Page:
Perched above Lake Michigan on Milwaukee’s East Side, a High Victorian Gothic home wrapped in limestone and designed by John A. Moller (who also designed the B.M. Goldberg Mansion on East Newberry Boulevard) yearned to translate to modern living.
Dubbed the Jackson Kemper House and, more informally, “The House on the Hill,” it was built in 1895 for Jackson Bloodgood Kemper, a local lawyer. Kemper was the grandson of the Episcopal Church’s first missionary bishop, also named Jackson Kemper, who established Wisconsin’s first Episcopal diocese and founded Nashotah House, a seminary that still enrolls students today.
According to the North Point South Historic District’s application for National Historic Register status in 1979, many homes in the neighborhood, including this one, were inspired by English architecture.
The previous owners hired Deep River Partners, an architectural and interior design firm, to reimagine the second and third floors (including the main bedroom suite). In 2019, when the current owners moved in, they decided to continue and expand the work. This included adding a garage rooftop terrace and mud room, plus updates to the living room and dining room, and a full kitchen makeover.
“We were really trying to be a steward to keep the features of the house intact. There’s so many fun little puzzles that we put together here,” says Nicholas Blavat, an architect with Deep River.
With the house on the National Register of Historic Places, the extensive restoration had to be done carefully. One example: the new terrace above the garage, which required special city approval. “Our whole argument was that they have no yard,” says Blavat. “The city was all on board with that.”
As the kitchen was original to the home, this became an important piece of the puzzle. “We blew out the whole back of the house to create a nice kitchen that’s in the same spirit of what was done for a historic house, but has all the modernizations,” says Blavat. The new floorplan includes a pantry, banquette seating and a butler’s pantry, as well as Sub-Zero appliances hidden beneath panels, and a beverage center. They also added lead-glass transom windows and a popped-up ceiling. An artisan woodworker relocated the door to the dining room and added a second cabinet to flank it, the Gothic millwork and ornate paneling so true to the first that it looks like it’s always been there. “We’re always charged, as architects, to modernize for the living we’re doing now, not back in the day,” Blavat says.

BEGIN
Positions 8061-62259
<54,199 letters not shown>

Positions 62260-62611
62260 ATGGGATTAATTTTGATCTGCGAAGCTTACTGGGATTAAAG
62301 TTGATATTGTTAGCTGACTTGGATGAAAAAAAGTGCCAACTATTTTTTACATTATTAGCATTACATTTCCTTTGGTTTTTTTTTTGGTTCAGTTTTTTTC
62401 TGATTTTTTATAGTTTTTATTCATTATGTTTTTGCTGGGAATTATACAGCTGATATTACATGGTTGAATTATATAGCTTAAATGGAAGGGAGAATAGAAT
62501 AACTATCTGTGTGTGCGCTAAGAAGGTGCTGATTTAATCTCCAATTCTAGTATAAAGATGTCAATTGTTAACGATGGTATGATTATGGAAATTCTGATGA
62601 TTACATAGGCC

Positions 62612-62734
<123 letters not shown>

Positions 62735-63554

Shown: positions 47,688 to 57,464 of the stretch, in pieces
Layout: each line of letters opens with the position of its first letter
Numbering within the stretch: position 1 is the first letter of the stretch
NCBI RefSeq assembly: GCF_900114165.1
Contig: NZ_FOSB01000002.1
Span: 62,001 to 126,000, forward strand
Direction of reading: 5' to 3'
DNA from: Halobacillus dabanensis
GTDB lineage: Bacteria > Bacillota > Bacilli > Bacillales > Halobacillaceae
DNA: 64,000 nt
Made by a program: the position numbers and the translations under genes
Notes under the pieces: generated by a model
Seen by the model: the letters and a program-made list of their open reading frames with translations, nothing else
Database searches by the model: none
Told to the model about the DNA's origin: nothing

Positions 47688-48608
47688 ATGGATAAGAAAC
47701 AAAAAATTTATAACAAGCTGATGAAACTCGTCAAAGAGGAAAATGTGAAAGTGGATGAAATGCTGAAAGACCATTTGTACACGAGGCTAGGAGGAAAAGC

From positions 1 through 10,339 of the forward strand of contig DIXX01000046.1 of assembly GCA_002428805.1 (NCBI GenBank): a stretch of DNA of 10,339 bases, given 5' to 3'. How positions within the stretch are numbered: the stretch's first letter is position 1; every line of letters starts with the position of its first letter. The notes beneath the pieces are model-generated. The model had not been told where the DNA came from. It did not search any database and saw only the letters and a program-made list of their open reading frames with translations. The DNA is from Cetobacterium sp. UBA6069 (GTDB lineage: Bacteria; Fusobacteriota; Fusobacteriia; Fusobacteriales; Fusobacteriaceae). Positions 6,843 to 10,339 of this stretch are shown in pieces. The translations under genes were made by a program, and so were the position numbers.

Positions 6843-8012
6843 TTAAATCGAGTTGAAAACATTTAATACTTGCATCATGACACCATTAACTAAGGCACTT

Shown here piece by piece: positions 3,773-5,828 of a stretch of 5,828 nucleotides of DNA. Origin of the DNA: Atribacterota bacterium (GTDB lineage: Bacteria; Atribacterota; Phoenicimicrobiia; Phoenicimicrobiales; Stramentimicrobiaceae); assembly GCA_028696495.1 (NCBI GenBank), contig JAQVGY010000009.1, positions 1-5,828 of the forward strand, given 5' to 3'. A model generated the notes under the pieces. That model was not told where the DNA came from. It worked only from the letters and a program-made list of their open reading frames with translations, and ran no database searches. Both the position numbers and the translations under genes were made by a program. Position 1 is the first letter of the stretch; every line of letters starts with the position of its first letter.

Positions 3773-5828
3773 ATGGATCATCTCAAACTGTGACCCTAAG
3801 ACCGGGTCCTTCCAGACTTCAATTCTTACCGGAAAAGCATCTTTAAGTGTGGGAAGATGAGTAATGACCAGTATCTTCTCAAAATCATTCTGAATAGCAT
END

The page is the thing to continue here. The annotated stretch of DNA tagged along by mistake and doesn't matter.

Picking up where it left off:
Just as keeping dark, stained-wood features was important upstairs, so was “enhancing a Cream City aesthetic” in the lower level, says Blavat, to build a bridge between old and new. “It was your normal East Side scary basement with spiders,” he says. “We tried to create an old German Milwaukee bar [using] traditional materials.” Low ceilings and uneven flooring, common in older homes, made it a “challenging space,” says Blavat, but now, after adding an adjacent media room and exercise room with a full bath (including preserved Cream City brick arches framing a shower and the bar), it’s a favorite hangout space.
Active in numerous Milwaukee nonprofit organizations, the homeowners said they “wanted a spacious and open floor plan for entertaining and fundraising via intimate dinners or large receptions.” After completing the project, the homeowner says, “The remodeled kitchen and
dining room, as well as the creation of the expansive lower-level pub, have been perfect for these activities.”
The pièce de résistance is the rooftop terrace above the garage, a true “labor of love,” says Blavat. Hanging Gardens – whose clients include The Journeyman Hotel’s rooftop lounge – transformed it into a green roof. A decorative roof railing extends to the kitchen, from which the space can be accessed, for deeper symmetry.
“We love the rooftop terrace for casual coffee in the morning or a cool-down conversation in the evening,” says one of the homeowners. “It’s our own special treehouse.”